Archive for the ‘General’ Category

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Making Casein Paint: Titanium White

July 21, 2017

I’ve been wanting to get back to using one of my favorite paint mediums for awhile, casein. I took an inventory of the tubes I had available for my next project, and noticed I was short or low on a few colors, particularly titanium white, so it’s time to make some more.

I have a bathroom next to my studio space that I use exclusively for this type of work, so I clean off an area by the sink, and set up my tools and supplies. I have a large sheet of textured glass that I use for mixing the paint. There’s a mortar and pestle for smoothing the dry pigment, an empty tube for the paint, a squirt bottle of distilled water, about 4 ounces of casein binder, and white pigment.

The pigment is a little lumpy, so I use the pestle to break it down some, and place about 2.5 tablespoons of pigment on the glass with about 2 teaspoons of binder and just enough water to get the consistency of paint I want, and spend a few minutes with the spatula smoothing it out.

I test the paint I’ve mixed to see if it spreads easily with a brush without having to add any water, and check the opacity on this sheet of colored paper. It looks fine, so I repeat these steps about 2 more times to make more paint to fill the tube.

There’s enough paint now to fill up this 50ml tube and another 22ml. I seal the ends by squeezing it shut at about 1/2 inch below the end. to give me enough room to crimp.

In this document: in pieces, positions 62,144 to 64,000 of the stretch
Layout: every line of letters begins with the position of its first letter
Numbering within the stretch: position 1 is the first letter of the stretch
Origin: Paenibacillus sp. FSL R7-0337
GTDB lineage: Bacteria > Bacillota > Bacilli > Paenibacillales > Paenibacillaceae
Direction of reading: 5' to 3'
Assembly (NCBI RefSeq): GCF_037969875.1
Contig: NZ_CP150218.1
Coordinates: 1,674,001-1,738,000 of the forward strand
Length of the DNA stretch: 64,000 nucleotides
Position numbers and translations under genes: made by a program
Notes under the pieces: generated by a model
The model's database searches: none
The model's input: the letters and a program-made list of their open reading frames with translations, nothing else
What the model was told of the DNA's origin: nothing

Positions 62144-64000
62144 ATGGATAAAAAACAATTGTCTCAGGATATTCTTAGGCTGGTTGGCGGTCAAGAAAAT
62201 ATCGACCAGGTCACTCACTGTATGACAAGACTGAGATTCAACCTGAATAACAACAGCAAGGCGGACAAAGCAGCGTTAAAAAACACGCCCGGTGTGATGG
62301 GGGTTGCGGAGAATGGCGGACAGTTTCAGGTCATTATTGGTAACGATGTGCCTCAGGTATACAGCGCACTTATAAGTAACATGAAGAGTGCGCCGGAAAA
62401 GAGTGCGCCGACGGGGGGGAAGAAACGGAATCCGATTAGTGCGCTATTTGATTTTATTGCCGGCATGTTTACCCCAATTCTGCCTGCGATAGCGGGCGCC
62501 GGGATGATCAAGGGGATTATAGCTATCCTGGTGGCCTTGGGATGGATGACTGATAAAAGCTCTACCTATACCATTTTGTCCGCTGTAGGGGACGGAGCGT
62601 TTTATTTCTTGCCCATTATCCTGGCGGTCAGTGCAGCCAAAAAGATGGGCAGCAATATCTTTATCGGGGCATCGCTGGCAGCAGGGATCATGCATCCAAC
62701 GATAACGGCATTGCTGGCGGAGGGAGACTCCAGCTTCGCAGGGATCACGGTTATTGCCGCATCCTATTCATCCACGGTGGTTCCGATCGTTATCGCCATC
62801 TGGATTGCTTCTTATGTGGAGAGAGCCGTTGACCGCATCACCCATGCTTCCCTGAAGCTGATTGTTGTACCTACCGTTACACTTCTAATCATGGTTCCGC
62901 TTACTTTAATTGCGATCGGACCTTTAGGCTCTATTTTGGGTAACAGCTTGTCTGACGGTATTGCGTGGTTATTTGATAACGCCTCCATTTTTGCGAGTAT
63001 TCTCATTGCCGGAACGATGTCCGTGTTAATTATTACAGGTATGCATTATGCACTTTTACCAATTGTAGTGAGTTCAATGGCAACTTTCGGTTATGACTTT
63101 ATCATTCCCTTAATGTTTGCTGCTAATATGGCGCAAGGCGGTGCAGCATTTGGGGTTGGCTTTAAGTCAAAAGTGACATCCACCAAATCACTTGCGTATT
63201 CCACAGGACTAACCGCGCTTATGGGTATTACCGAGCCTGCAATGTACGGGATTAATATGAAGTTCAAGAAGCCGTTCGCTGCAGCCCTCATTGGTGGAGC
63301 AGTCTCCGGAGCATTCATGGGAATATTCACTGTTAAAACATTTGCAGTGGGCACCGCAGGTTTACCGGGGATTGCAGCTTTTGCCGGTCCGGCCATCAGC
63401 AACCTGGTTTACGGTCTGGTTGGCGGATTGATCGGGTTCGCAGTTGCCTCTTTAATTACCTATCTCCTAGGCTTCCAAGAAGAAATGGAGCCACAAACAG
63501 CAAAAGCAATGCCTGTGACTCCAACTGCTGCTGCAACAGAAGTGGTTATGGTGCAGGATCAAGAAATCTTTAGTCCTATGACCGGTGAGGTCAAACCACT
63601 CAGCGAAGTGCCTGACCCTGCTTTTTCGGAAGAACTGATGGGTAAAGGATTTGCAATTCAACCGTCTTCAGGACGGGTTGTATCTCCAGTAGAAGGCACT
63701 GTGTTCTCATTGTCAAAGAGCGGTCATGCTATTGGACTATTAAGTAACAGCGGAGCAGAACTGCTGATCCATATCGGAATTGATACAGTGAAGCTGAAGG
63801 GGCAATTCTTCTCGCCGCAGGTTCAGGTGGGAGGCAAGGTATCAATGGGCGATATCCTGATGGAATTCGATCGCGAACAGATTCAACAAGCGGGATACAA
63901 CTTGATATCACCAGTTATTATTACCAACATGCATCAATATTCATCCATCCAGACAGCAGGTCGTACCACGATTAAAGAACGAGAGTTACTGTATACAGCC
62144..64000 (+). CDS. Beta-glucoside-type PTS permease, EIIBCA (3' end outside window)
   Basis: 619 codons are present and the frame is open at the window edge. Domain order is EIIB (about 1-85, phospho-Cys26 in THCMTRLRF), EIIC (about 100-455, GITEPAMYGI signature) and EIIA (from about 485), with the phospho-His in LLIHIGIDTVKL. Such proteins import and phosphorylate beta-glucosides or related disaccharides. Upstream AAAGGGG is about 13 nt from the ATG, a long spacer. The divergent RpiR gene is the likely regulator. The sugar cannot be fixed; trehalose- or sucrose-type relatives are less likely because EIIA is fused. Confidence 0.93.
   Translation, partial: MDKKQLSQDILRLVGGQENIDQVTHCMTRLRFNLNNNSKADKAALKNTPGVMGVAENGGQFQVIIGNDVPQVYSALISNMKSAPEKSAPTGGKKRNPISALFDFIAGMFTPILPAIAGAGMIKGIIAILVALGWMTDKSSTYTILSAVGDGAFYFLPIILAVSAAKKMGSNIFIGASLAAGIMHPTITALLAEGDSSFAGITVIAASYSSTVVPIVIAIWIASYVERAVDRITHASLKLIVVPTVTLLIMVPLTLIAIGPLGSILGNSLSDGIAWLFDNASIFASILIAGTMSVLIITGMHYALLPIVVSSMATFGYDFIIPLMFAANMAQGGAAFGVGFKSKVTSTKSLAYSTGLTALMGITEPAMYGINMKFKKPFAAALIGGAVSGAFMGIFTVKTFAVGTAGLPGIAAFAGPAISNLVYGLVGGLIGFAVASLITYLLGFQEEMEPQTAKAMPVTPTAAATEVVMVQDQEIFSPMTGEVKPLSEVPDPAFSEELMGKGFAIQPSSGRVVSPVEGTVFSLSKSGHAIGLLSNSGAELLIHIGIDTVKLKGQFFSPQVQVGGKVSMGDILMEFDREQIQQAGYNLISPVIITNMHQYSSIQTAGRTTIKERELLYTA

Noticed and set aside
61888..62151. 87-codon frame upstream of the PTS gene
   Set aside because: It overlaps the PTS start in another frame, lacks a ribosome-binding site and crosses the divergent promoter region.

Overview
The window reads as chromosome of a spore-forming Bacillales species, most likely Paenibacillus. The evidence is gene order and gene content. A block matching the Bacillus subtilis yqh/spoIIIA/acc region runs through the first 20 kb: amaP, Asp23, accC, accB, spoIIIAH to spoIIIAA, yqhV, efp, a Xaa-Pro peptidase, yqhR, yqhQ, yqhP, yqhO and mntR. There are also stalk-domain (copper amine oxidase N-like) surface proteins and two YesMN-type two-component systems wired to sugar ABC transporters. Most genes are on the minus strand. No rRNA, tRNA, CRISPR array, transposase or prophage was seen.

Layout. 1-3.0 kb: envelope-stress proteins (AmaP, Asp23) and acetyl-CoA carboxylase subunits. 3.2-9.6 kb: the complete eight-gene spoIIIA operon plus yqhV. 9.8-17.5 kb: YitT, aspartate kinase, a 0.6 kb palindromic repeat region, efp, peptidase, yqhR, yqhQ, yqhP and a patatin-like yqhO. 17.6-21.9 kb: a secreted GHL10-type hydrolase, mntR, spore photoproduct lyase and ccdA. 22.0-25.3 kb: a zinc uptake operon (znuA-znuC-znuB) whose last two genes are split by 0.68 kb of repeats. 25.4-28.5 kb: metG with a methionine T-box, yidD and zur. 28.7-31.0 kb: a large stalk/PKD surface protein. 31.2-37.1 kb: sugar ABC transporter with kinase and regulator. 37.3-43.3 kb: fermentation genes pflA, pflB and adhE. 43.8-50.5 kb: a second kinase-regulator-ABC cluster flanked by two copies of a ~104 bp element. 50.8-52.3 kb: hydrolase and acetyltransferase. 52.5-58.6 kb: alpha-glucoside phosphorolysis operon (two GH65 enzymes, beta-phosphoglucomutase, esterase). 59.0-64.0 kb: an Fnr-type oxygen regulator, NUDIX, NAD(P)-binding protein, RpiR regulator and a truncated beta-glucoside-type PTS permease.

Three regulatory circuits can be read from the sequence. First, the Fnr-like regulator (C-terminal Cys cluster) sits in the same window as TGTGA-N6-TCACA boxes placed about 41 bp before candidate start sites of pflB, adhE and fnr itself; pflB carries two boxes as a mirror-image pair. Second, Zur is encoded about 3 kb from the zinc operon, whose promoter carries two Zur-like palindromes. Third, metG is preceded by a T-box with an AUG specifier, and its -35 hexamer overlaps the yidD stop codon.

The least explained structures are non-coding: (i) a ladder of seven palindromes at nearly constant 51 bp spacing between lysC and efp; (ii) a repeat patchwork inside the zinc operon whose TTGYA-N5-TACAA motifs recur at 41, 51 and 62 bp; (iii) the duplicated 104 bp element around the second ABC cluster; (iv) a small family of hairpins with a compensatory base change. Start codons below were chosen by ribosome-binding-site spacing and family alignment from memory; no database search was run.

I fold over a little of the end, and crimp it tight with some pliers, and repeat this about 2 more times to get a tight seal.

Here I have two tubes of white casein labeled and ready to use.

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My Artwork at P’s Gallery, Longview, TX

July 12, 2017

I will have several of my drawings and paintings on display at P’s Gallery in Longview, TX. The opening event is tomorrow night from 5-7PM, and my work will be there until the end of this month. The gallery is located at 5576 Judson Road with their regular hours 11AM-5PM. Please drop by if you will be in the East Texas area. Tell Paula that David sent you.

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Replacing a Picture Frame Backing

June 19, 2017

It’s a easy thing, I suppose, to not give much consideration to the back of a picture frame. After all, it will be against the wall where no one will notice. However, your customer is buying the whole object, so it’s important to give proper attention to the all of it.

This painting, “Party at the Lake,” is casein on illustration board, floating on a sheet of mat board. Behind that is a sheet of cardboard. Originally, it had paper taped to the back by a professional framer I had hired for the job. It was acceptable at the time, but unfortunately the deep sides (2″) made it too easy for the paper to get poked and torn, so it needed to be replaced. I tore off all the old paper, and considered using mat board, but there wasn’t enough wood along the edge to hold it down with just tape, and glue would make it harder to replace later, should someone need to do that. Therefore, I decided to fill the whole back with a more stable support of foamcore.

I built a crossing grid out of strips of foamcore that were about 1/8″ shorter than the frame, so a sheet of foamcore would sit flush with the wood. I cut slots in the strips halfway through so they would assemble even with each other. I then glued a sheet of foamcore to this grid. The back is now nice and solid, but lightweight. The last step will be to paint the exposed wood black, and restring the wire.

By the way, I’m dusting off a few older pieces of art along with some new ones for a large show I’ll be having next month, paintings and drawings. Details to come.